1918 - 2013
There's a tradition in Punjab, the land of the Sikhs -- now lost in the diaspora -- around death and funerals.
When a person who has lived a long and fulfilled life dies, leaving behind several generations of flourishing descendants, the funeral turns into a celebration of his/her life, instead of a mourning. Even the funeral procession is led by a baraat-style musical band, in the fashion of local weddings... or funerals a la New Orleans.
Nelson Rolihlahla Mandela, who died last Thursday at the ripe age of 95, leaves behind a better world as a direct result of his extraordinary life and personal sacrifices. He lived a life more fulfilling than anyone I know. He is survived not only by several generations of descendants -- affluent enough to be already feuding amongst themselves as to how to honor their patriarch -- but also by an entire world which has inherited his gift of courage and freedom.
Death is inevitable for each one of us. There are no exceptions, not even saints, scholars, potentates and heroes.
Hence, when Mandela died -- especially after a prolonged illness -- there is no reason to grieve. Only to celebrate an exemplary life so well lived!
He stood head and shoulders above all those who we call leaders -- both literally as well as in the highest meanings of the expression.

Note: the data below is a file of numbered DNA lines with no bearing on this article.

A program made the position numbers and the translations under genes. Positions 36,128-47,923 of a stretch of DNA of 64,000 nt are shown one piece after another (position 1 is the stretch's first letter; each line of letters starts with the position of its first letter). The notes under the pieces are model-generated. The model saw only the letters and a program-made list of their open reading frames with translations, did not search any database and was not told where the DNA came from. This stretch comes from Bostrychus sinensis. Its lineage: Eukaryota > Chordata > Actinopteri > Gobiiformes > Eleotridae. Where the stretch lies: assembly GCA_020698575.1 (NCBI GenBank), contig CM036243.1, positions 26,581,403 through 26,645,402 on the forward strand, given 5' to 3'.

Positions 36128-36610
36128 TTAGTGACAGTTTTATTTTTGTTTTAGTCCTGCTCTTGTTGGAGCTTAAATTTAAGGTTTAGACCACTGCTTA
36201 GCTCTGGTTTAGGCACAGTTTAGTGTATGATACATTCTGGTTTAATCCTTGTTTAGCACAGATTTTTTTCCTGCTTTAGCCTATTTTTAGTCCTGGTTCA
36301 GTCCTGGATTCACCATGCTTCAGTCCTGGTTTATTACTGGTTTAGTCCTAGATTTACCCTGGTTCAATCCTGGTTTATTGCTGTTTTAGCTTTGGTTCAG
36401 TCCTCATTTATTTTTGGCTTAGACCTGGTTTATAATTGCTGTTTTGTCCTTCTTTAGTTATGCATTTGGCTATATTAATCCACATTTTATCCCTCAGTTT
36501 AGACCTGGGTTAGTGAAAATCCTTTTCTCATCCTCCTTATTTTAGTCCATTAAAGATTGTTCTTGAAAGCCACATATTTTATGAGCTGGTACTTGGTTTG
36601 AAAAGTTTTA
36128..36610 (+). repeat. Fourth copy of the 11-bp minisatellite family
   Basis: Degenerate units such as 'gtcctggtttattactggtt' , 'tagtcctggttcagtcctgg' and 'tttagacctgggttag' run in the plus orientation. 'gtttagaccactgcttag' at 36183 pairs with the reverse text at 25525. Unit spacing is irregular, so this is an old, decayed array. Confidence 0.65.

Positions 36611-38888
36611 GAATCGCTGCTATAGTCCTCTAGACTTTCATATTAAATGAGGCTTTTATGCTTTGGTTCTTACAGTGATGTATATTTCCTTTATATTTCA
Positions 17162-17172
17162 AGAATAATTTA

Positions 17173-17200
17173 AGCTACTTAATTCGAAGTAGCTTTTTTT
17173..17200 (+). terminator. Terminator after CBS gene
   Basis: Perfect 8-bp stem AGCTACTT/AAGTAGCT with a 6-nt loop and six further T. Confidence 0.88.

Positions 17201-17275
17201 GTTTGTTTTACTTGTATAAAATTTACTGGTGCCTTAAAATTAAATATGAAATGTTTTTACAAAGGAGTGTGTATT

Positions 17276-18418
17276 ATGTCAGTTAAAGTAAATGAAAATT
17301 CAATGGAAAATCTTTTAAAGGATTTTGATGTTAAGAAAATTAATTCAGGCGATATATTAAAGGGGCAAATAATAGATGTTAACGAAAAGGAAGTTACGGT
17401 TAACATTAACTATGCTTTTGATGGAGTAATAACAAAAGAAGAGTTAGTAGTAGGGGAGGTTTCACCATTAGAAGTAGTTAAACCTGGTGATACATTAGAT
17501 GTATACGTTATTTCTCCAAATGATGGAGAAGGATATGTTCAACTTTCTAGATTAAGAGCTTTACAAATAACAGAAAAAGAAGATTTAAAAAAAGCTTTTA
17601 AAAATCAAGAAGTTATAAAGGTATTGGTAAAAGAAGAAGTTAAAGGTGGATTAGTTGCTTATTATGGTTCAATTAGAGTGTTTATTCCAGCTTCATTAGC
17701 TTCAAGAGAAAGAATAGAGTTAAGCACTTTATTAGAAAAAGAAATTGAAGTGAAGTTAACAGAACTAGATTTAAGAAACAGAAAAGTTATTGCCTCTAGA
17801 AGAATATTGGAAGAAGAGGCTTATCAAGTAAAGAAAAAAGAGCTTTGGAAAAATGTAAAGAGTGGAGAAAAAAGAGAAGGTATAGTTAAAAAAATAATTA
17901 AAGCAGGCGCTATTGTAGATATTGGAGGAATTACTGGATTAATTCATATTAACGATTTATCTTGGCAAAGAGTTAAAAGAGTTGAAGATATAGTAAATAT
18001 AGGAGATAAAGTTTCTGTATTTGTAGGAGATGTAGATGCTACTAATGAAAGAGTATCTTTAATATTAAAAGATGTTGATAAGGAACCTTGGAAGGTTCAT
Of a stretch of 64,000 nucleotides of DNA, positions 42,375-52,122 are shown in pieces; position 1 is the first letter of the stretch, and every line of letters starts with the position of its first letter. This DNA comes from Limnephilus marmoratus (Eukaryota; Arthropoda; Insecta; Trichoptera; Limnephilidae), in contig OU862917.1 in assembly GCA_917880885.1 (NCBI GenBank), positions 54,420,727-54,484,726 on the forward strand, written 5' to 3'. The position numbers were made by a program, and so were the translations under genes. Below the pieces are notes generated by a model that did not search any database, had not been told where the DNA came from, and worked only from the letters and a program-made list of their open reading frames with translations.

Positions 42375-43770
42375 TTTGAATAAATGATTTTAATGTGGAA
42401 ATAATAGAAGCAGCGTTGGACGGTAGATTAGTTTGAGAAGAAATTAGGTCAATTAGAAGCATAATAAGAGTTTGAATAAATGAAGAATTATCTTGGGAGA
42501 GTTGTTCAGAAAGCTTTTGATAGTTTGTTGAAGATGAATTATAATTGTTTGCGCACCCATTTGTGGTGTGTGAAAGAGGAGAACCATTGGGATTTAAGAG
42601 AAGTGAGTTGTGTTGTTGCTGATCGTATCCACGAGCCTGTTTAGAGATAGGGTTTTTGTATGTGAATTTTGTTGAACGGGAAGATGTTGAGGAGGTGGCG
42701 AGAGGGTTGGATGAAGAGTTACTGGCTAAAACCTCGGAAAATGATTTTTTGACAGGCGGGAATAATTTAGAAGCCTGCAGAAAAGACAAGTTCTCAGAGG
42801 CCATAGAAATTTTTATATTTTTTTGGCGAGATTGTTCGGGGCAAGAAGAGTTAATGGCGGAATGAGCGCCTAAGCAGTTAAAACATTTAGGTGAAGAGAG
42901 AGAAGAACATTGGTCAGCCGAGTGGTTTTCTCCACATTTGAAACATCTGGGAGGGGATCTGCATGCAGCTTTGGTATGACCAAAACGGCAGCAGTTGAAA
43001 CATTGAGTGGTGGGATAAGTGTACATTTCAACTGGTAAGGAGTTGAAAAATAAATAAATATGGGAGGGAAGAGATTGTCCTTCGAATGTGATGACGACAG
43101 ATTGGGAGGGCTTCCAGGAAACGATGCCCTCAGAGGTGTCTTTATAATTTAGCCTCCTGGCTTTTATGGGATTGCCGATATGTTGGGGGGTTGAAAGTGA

There has been no one like him in recent history.
There are no spins to his life story or the saga of his life's work. No need to sift through piles of dross to find the metal. No borrowed or inherited glory. No perversions to hide. No skeletons in the closet.
His was a life of unparalleled personal sacrifice. He spent 27 years -- his entire youth -- in the dreaded prisons of a repressive and oppressive regime. When he emerged, victorious, his tormentors collectively collapsed into a heap, relegated to the dustbin of history.
Today, a mere quarter century from the day he walked out a free man from the dreaded dungeons of the abomination known as apartheid -- having progressed from Robben Island, to Pollsmoor Prison and then Victor Verster Prison -- the names of those who led and managed the boorish regime that imprisoned him and held the nation captive, are unknown.
Overshadowed by Mandela and instantly forgotten. A whole population of neanderthals who claimed racial superiority has mercifully scurried out of sight and hopefully died, having proved beyond all doubt how wrong and misguided they had been.
Today, we celebrate the man who became the moral compass for not only his people but the world.
And, once given the honor that was due to him, he -- unlike all those who plague our respective countries today as politicians, leaders and religious shepherds -- did not turn it into a license to amass personal wealth.
There is so much to learn from him, to emulate from his life.
But today, we celebrate... the gift of Nelson Mandela.
Forgive me if I borrow once again from Will Shakespeare:
"...he doth bestride the narrow world like a Colossus..."